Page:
The study deals with the international transmission of economic shocks, their consequences for exchange rates and the reconciliation of exchange rate management with monetary policy. The theoretical part of the study consists of a mainstream model of two large, interdependent economies with special emphasis on the effects of various shocks on the inflation rate and exchange rate. The empirical application uses US and German data to shed light on the exchange rate implications of the choices faced by European and US monetary policymakers. The results suggest that the inflation rate is dominated by domestic supply shocks in both economies studied. When such shocks raise the domestic price level, the currency also depreciates. This aspect of the results means that, from a single-country perspective, monetary policy measures aimed at stabilizing the price level can be compatible with stabilization of the exchange rate as well. However, from the viewpoint of the other country, a conflict emerges between exchange rate and price stability. This difference causes a dilemma in international monetary coordination. Allowing that exchange rate considerations affect monetary policy, the situation is further complicated by the fact that exchange rate volatility seems to be for the most part independent of the economic fundamentals included in the study.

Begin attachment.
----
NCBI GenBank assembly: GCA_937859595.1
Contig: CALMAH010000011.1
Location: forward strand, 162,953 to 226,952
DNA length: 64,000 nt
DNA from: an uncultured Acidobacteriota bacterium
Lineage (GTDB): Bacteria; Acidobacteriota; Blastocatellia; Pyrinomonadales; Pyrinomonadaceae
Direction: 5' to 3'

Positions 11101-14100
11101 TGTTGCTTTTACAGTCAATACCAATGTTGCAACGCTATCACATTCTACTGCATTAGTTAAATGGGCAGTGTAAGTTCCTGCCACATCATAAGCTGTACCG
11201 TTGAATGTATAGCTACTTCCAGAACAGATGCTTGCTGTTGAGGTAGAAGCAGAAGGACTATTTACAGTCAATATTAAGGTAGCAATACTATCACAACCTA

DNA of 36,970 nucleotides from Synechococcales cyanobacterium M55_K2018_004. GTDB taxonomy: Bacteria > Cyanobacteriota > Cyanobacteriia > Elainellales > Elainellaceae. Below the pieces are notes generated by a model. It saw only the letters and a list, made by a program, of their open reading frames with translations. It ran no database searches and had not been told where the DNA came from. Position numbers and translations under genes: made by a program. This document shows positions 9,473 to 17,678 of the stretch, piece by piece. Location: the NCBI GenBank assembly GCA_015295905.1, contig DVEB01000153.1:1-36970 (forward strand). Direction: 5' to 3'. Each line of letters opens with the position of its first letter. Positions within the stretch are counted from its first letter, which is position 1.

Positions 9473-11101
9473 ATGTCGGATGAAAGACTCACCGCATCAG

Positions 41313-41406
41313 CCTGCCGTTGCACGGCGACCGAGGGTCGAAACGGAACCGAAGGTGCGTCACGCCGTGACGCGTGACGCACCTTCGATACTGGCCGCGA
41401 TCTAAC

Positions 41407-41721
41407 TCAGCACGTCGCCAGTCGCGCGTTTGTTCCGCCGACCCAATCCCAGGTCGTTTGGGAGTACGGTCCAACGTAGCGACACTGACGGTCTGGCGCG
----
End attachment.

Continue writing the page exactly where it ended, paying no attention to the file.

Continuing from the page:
Introduction: Countries differ in size and monetary significance. The resulting asymmetry of the international monetary system confers a broad arry of benefits and problems on countries that issue leading currencies.
Author: Sinimaaria Ranki
Source: Research Discussion Papers, Bank of Finland
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